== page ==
Curse Of The Doll People
Creepy animated life like dolls are created by a voodoo priest in order to kill !. Midget like hand sculpted manifestations, breathed life into in order to take the lives of four blasphemous usurpers, for their transgression against a Haitian sect. The theft from a temple of an ancient idol, by conceited American archaeologists, invokes a curse upon them and their families !.
Some months after returning home from their explorations the four men dismiss the curse placed upon them out of hand. Just before midnight, at a small family gathering of the lead man of the four responsible for stealing the artefact, the designated time of the curse coming to be is just a couple of minutes away. Tragedy befalls the man prominently responsible for taking the Haitian idol. During a black out, due to a sudden storm, the man seems to stumble atop the home stairwell, falling to his death below. The hour strikes midnight. Was this an unfortunate accident, or indeed the curse coming to be !?.
In relatively quick succession the remaining men and members of their direct families begin to have similar tragic incidents befall them, leading to death as predicted by the Haitian priest. Two prominent doctors, and close friends of the explorers, become embroiled in the situation. Dr. Armando Valdés and his physician wife Karina suspect foul play. Karina has experience, and a personal interest with some knowledge into the voodoo rituals and Haitian cults.
Mysterious packages begin to arrive at the households of the cursed families. Accepted as gifts these hold an innocent looking doll that proves to be anything but !. Under the hypnotic musical notes from an insidious flute playing the purpose made, lifelike dolls, come to life !. Their purpose for being, to kill !.
The appearance, and eerily mesmerising purposefulness of these midget machinations, is still somewhat effective in its invocation of devilment even by today’s cinematic standards. Slowly creeping up upon their intended victims, to puncture their throat or chest cavity to the heart with an extremely slender, yet defined precision needle, is the stuff of nightmares for younger viewers.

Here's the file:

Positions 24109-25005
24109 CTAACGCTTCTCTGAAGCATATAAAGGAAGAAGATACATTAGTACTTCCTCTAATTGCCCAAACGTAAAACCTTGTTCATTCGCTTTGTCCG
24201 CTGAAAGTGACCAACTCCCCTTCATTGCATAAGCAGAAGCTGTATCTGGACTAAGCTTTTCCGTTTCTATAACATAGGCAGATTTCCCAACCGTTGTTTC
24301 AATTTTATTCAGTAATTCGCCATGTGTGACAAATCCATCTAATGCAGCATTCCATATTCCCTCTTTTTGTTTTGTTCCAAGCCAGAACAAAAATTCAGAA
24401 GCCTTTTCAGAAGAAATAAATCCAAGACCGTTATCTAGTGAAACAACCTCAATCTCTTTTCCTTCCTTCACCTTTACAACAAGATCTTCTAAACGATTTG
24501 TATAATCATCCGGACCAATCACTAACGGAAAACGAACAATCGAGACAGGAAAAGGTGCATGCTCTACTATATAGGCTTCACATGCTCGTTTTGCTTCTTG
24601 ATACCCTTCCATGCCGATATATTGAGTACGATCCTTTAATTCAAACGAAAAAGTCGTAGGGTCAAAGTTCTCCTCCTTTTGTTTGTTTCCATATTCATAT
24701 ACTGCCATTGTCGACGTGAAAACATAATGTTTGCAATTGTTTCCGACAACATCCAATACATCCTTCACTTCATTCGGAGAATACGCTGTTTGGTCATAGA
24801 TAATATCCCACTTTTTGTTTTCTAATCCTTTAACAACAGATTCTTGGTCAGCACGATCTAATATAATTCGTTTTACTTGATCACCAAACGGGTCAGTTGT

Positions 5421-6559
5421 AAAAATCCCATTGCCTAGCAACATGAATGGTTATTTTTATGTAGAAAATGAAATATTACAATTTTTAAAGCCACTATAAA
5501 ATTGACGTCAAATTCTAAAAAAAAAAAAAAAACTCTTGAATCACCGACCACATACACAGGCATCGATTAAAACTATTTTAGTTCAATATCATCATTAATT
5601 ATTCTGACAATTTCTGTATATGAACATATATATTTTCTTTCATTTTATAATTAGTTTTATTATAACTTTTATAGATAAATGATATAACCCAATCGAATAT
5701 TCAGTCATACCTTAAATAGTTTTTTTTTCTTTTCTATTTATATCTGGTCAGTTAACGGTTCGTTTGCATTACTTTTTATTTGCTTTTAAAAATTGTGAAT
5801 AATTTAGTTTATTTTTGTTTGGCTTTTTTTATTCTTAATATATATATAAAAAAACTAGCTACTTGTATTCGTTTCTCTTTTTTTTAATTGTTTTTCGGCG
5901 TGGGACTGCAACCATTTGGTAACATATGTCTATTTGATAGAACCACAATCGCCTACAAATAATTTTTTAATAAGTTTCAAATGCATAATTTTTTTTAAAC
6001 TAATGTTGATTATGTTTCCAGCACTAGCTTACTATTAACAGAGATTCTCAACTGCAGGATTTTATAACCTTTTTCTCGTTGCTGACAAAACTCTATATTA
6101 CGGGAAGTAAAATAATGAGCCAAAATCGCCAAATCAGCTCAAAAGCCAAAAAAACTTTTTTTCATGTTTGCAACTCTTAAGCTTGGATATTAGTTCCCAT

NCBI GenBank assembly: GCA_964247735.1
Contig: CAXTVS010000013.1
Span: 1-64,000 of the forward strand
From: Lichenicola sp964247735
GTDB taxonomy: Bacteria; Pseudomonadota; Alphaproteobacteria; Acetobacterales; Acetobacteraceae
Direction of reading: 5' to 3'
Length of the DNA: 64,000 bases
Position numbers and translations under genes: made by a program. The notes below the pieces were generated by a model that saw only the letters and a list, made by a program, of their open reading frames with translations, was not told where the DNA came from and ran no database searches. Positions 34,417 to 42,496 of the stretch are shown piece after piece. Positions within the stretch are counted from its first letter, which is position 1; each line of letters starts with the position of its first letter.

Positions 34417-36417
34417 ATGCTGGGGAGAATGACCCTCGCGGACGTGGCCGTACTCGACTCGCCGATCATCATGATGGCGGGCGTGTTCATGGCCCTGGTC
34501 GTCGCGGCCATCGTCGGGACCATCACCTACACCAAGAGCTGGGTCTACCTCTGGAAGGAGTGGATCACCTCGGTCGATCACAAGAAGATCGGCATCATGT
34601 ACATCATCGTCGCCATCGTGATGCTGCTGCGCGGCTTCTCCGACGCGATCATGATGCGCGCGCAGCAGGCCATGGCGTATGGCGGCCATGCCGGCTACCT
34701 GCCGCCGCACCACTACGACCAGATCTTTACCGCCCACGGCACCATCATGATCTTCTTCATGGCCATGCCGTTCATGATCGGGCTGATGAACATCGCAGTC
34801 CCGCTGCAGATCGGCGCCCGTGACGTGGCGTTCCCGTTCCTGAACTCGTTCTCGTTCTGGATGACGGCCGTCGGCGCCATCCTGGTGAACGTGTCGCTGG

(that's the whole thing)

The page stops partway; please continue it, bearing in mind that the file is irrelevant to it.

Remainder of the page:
Karina, played by the highly attractive Elvira Quintana, who sadly had an all too short time lighting up the big screen with her voluptuous beauty, due to her untimely death at the age of just thirty two, sets about investigating the alarming frequency of the deaths. Her suspicions about the invocation of voodoo rites proves to be correct, much to her own detriment. Her stoic character and inquisitive nature leads her to the door of an oddly misplaced old structure, book ended by relatively standard houses, a place where an indomitable Haitian priest resides, and is harnessing his abilities to exact the curse that has been put into force !.
With the assistance of Armando and a police chief, Karina rallies herself to square up to the seemingly invincible priest. His powers of hypnosis are all incumbent and overwhelm all attempts to overpower him. Assisted in his vengeful caprice by his loyal un-dead servant, a hulking man beast Zombie, with the features of a weathered prune akin to an over indulgent longevity in bath water, the priest is resolute in his purpose !. Effectively played by Quintín Bulnes, the role is superlatively cast for him to over indulge in wonderfully.
A very simplistic tale embellished well in its evocative preamble of greed, culminating in unlawful retribution. The climatic conclusion playing out a classic showdown of good versus evil. Quintín Bulnes’ portrayal of the voodoo priest, along with his animated dolls, and even the plodding Zombie, takes viewing Curse Of The Doll People up a few notches from an otherwise mishmash venture. The best way to enjoy today is perhaps in catching unexpectedly on a late night television channel. Its creaky and creepy charm will then best reveal itself with the room lights off, and a branch tapping on your window from outside, as a wind swept night weathers its way into your perhaps not then so secure domicile !.
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